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Kicking The Coffee-Ring Habit

Fluid Mechanics: Shift in particle shape suppresses vexing effect

by Bethany Halford
August 22, 2011 | A version of this story appeared in Volume 89, Issue 34

Credit: Peter J. Yunker & Arjun Yodh
Spherical particles (1.3 µm across) travel to the edge of an evaporating drop (left), whereas elliptical particles (2 µm long, 0.5 µm wide) are uniformly dispersed.

A change in particle shape, physicists have discovered, offers a simple way to circumvent the infamous coffee-ring effect (Nature, DOI: 10.1038/nature10344). The phenomenon is characterized by suspended particles accumulating at the edge of a drop of evaporating liquid. It gives coffee stains their distinctive dark edges and complicates the formulation of paints, coatings, and inks.

The problem occurs because most suspended particles are spherical, explains Peter J. Yunker, the graduate student who led the research effort, along with University of Pennsylvania colleagues Tim Still, Matthew A. Lohr, and Arjun G. Yodh. When a drop of liquid evaporates, fluid flows from the center of the droplet outward, taking the suspended spherical particles with it. Yunker and colleagues found that the coffee-ring effect did not occur with elliptical particles.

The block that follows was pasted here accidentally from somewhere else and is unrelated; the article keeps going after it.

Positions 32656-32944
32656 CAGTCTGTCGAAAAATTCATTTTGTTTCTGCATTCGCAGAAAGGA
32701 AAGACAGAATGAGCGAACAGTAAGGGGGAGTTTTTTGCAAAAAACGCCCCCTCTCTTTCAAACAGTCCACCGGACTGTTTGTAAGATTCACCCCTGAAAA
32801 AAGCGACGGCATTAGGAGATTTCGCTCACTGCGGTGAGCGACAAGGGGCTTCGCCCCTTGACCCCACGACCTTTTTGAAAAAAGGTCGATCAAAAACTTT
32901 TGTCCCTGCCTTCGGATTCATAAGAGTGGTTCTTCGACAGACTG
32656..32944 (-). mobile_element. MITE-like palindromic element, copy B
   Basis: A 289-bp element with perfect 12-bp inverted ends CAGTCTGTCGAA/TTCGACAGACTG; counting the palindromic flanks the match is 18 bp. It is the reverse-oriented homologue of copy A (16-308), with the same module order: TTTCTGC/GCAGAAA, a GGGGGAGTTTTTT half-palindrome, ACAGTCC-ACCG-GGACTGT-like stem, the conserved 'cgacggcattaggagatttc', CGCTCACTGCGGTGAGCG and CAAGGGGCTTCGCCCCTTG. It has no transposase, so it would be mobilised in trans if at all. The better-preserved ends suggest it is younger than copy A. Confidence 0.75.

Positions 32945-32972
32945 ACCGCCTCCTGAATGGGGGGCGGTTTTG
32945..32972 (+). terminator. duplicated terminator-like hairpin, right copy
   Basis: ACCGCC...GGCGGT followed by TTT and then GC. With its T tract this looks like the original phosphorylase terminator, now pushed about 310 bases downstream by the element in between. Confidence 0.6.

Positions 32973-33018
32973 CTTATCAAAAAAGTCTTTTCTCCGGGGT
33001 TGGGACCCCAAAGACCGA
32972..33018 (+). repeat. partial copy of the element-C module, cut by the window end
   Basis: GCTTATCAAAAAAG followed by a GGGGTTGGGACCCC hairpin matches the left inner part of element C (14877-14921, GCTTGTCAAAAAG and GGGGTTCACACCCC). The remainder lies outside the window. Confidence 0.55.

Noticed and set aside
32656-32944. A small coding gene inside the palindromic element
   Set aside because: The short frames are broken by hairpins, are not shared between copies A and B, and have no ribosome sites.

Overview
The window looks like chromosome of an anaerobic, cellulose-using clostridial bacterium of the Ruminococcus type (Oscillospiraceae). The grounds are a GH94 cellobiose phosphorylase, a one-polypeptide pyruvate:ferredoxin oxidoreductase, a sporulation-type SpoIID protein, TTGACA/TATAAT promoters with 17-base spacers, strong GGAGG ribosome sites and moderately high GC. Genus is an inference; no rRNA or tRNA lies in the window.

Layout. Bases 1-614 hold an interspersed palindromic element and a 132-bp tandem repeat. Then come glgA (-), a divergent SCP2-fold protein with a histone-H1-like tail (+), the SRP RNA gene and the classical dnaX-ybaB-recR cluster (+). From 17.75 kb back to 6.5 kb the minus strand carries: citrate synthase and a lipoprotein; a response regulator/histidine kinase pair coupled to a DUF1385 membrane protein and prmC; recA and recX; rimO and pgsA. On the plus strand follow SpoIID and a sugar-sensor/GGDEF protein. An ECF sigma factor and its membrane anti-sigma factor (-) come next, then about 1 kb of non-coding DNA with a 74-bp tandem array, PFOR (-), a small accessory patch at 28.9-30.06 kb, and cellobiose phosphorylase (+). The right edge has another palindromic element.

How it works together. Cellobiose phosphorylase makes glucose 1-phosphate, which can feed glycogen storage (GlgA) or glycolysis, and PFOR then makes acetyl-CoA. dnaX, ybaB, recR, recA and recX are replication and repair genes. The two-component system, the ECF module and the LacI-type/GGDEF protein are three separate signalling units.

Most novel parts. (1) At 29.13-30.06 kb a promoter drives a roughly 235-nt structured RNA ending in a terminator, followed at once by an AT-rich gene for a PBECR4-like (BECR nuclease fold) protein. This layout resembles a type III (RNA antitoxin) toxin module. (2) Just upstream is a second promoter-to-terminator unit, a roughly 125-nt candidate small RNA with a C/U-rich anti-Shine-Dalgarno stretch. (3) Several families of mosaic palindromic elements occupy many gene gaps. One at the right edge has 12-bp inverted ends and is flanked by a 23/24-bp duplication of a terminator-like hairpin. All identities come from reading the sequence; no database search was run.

“Because of their elongated shape, ellipsoids deform the air-water interface,” Yunker explains. “To minimize the total deformation, ellipsoids pack together in clumps on the surface.” These clumps “are difficult to compress or push along the surface, so they prevent ellipsoids from reaching the edge” and result in a uniform deposition of particles.

But paint makers need not shift all their particle shapes from spherical to elliptical. Yunker and colleagues also found that under the right conditions, adding a small amount of elliptical particles to a suspension of spherical ones will also cancel the coffee-ring effect.

The results “may be of great practical importance,” notes Jan Vermant, a chemical engineering professor at Belgium’s Katholieke Universiteit Leuven, in a commentary about the work. He says Yunker’s discovery may also be relevant to things as “mundane as the food we eat or the consumer products we use.” Any item that comes as a cream or emulsion, Vermant says, is subject to the flow of thin films, which resembles the flow when a drop of liquid evaporates and causes the rupture of bubbles in foams or drops in emulsions. Yunker’s work may provide a way to better stabilize such products, he adds.


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